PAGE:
IEEE Pulse: If funding is at the root of the pipeline breakdown, how can that be fixed?

Mahan: There’s a very good recent article in Nature Medicine [4] that talks about public or government funding to encourage research and development, such as a delinked subscription model where the government funds new antibiotics based on their value to public health rather than on the volume of antibiotics sold. Flexible funding for early-stage research is very important, too.

IEEE Pulse: You have experience with flexible funding through a U.S. Army-funded project that veered far from its original goal and ultimately led to the discovery of a highly effective antibiotic. Can you tell us about this?

Mahan: Yes. The Army originally funded a project using novel chemical compounds to charge a cell phone using bacteria as the energy source. When it became clear the bacteria weren’t growing well in the presence of some of these compounds. we wondered whether we could repurpose them as antibiotics. Thus, we visited the head of infectious diseases at Walter Reed Army Institute of Research for possible funding. He took a gamble on us and it worked. Without that kind of funding flexibility, which is really difficult to get, we wouldn’t have been able to do it. So this shows that it is important for researchers to have access to flexible funds, and if given to the right group, they can do amazing things.

IEEE Pulse: Is funding the only issue?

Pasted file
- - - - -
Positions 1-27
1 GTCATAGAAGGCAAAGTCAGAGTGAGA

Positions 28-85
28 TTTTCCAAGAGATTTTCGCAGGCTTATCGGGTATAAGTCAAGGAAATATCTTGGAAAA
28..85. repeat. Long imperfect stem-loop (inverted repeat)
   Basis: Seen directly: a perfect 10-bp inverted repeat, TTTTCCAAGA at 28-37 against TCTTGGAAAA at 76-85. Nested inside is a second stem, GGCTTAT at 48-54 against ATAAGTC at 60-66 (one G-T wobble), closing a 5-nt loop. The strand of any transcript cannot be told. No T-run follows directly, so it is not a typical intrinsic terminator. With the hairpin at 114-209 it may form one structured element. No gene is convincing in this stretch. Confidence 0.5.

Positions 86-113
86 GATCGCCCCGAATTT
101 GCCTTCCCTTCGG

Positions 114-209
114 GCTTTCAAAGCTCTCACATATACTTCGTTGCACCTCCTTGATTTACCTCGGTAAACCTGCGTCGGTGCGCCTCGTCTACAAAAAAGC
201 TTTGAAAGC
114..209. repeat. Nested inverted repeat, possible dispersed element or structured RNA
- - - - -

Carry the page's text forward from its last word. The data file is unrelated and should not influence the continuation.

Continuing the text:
Mahan: As a society, we have to put a priority on this. For one thing, we have to reevaluate the value of antibiotics. They are worth way more than what we charge for them. That’s just reality. Another issue is we need to make laws against litigation, and we have a precedent for this in vaccines. A few decades ago, some vaccines were developed, run through trials, and had some negative results that resulted in a lot of lawsuits that stymied further vaccine development in the U.S. Now, the U.S. code has been changed so you cannot sue the company [5], [6]—you can only sue the government for a limited amount, which has resulted in the development of many useful vaccines. Such legal protection is not available for antibiotics, and we need that for pharmaceutical companies to re-engage in antibiotic research and development. Without this protection, it’s simply not going to happen.

IEEE Pulse: And you’re saying we need these changes now.

Mahan: Exactly. People are already dying from infections they are picking up in the community, and we need to get on this quickly. The problem is now. We are already out of time.

For more information, see also “Antibiotic Resistance: New Strategies Offer Promise, but Time is Running Out” in this issue.


  1. World Health Organization. (Jul. 31, 2020). Antibiotic Resistance. Accessed: Aug. 18, 2023. [Online]. Available:
  2. U.S. Centers for Disease Control and Prevention. (Oct. 5, 2022). About Antimicrobial Resistance. Accessed: Aug. 18, 2023. [Online]. Available:
  3. Pew Trusts. (Mar. 2021). Tracking the Global Pipeline of Antibiotics in Development. Accessed: Aug. 17, 2023. [Online]. Available:
  4. M. May, “How to fight antibiotic resistance,” Nature Med., vol. 29, no. 7, pp. 1583–1586, Jul. 2023, doi: 10.1038/d41591-023-00043-5. Accessed: Aug. 15, 2023.
  5. §300aa–22. Standards of Responsibility. Accessed: Aug. 15, 2023. [Online]. Available:,was%20properly%20prepared%20and%20was
  6. Vaccine Adverse Event Reporting System. Accessed: Aug. 15, 2023. [Online]. Available: